Sergeant on mission to add Accountancy qualification to his arsenal

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Adam Marriss, from Lincoln, is studying for the ACCA, a professional Accountancy qualification at USW. The course allows Adam to gain a DipHE in Professional Accounting alongside his ACCA papers, with the option of combining ACCA with an MSc in Professional Accounting later in his studies. 

He has shared his experience of overcoming barriers to education, to raise awareness of those obstacles that face children of Service personnel, who are a third less likely to progress into higher education than their peers.

Having worked his way up the ranks, Adam is now serving in the British Army as Sergeant in 29 Commando Regiment Royal Artillery. However, his educational path has not always been smooth.

At 15, Adam was excluded from secondary school for poor behaviour. He changed school and sat for his GCSEs. Though, by his own admission, he should have done better: “I passed with grade C GCSEs but my revision was minimal. I didn't progress on to sit A-levels, which was probably my biggest barrier to higher education. It was purely my own doing.

“I joined the Army at 16 and attended Harrogate Foundation College. Now, 12 years later, I love my job and have been on exercises all over the world. When I was promoted to Lance Bombardier, I achieved a BTEC in telecommunications. This gave me the 120 UCAS points I needed to progress on to the course.”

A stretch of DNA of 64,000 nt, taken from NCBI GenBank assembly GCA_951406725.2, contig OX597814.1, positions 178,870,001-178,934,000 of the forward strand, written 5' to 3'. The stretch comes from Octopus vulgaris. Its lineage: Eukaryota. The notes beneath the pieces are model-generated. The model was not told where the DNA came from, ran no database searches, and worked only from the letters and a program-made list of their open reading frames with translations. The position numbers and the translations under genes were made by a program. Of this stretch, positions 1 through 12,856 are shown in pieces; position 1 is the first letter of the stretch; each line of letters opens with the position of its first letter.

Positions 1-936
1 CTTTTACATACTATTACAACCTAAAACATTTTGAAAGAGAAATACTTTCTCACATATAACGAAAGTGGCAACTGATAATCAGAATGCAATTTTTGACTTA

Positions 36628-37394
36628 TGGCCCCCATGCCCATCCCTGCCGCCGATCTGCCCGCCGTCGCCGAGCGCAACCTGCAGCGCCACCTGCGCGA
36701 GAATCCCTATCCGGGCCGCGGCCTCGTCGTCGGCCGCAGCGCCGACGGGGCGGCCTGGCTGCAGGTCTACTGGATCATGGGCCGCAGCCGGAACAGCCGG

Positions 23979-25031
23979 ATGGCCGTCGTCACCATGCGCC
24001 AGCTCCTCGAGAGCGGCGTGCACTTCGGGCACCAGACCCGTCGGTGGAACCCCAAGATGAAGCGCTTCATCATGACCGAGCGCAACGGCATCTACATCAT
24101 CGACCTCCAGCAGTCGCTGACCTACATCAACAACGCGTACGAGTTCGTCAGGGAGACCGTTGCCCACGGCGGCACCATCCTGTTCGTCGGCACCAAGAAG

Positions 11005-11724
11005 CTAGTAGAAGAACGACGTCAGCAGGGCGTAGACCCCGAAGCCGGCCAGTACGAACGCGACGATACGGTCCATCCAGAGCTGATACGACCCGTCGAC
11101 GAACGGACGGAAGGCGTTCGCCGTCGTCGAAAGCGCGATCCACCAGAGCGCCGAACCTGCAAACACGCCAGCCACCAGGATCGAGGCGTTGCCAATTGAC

Due to the pandemic, Adam has been able to attend the course remotely and still be employed by the Army: “I have a passion for numbers and often help my friends with their finances, such as tax returns, mortgages, and credit cards. I applied for a grant, provided by the Army, to enrol at USW. In all honesty, it has really opened my eyes. It has made me realise I could have studied at university earlier in life. I’m really enjoying learning again.”

Adam lives in Plymouth with his wife, four step-children, and two children.

“Studying at USW has definitely inspired me to help my children do the very best they can. I can see a pathway to university for them, as opposed to when I was a teenager, I felt like I didn’t belong at university. This is the reason I want to encourage Service Children to believe in themselves, by speaking about my experiences.”

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